Did you put off going to the gym last week? Is there an unfinished scrapbook buried in your closet or an expired gift card in your wallet? We're all guilty of occasional procrastination, but some people become what experts call chronic procrastinators.

Experts estimate that as many as 20 percent of all Americans are procrastinators meaning they intend to complete a specific task or goal but put off doing so. See the most common reasons people give for procrastinating, and find out if you have some of the same tendencies.

You want to avoid an unpleasant activity.

This is the number-one reason for procrastination, according to the American Academy of Family Physicians.

You make excuses.

These excuses help justify procrastination: I don't have time to clean out the attic or I'm most creative under pressure.

You look for distractions.

A common example is checking email every few minutes, instead of working on an important project.

You don't manage time well.

Procrastinators often think they get things done in a short amount of time, and don't plan to get something done early. For example: Mom's birthday is two weeks away; I have plenty of time to find a gift for her.

You don't feel confident about the task.

Maybe you want to begin planning for retirement but don't know the first thing about an IRA or 401(k), so you put it off.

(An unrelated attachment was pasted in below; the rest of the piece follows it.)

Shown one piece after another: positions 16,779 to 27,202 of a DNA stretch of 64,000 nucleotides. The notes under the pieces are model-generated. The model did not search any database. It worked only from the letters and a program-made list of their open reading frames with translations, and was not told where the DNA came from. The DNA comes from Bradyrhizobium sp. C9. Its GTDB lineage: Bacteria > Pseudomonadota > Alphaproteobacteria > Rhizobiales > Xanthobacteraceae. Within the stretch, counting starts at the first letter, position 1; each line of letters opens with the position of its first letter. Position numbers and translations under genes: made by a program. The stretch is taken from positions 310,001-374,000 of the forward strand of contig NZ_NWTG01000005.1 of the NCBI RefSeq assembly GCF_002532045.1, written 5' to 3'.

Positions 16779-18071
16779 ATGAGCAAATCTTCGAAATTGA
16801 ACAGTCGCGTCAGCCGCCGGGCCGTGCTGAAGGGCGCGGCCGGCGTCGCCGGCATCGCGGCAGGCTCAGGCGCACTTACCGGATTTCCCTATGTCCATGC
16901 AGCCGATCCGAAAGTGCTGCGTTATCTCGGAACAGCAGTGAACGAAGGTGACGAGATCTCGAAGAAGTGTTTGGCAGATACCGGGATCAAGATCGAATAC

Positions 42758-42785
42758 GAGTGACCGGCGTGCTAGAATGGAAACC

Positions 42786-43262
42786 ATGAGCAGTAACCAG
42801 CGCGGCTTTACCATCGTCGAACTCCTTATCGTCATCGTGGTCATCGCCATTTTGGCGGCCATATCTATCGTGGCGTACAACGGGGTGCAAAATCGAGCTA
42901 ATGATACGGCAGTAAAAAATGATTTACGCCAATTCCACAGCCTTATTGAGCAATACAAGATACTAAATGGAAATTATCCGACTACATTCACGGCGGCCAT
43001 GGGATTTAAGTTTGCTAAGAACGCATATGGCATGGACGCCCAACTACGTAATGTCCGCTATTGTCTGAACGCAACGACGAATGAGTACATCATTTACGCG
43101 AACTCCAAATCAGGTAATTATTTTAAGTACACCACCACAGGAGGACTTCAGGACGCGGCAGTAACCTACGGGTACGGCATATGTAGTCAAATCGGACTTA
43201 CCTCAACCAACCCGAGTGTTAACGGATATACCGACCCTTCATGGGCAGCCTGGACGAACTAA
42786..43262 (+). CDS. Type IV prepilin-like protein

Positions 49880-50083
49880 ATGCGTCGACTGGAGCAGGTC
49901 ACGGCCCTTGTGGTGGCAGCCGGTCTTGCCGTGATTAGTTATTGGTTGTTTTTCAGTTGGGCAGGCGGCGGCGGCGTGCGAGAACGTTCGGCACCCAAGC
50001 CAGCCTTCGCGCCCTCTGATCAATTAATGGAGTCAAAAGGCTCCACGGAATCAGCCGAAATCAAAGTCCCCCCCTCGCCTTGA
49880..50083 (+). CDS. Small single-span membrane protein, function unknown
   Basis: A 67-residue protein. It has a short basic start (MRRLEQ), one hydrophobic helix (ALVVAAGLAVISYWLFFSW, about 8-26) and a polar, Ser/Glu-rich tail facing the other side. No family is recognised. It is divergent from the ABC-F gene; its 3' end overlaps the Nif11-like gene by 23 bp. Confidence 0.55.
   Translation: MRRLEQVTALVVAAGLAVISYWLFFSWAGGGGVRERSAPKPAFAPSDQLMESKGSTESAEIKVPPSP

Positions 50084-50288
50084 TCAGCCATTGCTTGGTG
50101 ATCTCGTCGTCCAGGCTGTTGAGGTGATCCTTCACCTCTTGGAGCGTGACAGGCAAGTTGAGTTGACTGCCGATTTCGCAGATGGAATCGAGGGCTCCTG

Types of Procrastinators

Although procrastinators share a common trait, they're not all like. There are three types of chronic procrastinators, according to recognized expert Joseph R. Ferrari. Which type fits you best?

Thrill-seeker or arousal type.

This procrastinator gets a rush from waiting until the last minute to complete a project.

Avoider type.

This type is so concerned about how they're perceived and so afraid to fail, they'd rather others think they're lazy than incompetent.

Decisional Type

The decisional procrastinator cannot make decisions and, consequently, is relieved of the responsibility for what happens.

Even chronic procrastinators can change their behavior, but experts say it requires dedication and persistence. Although the desire to procrastinate may not go away, they can learn how to accomplish tasks without waiting until the last minute.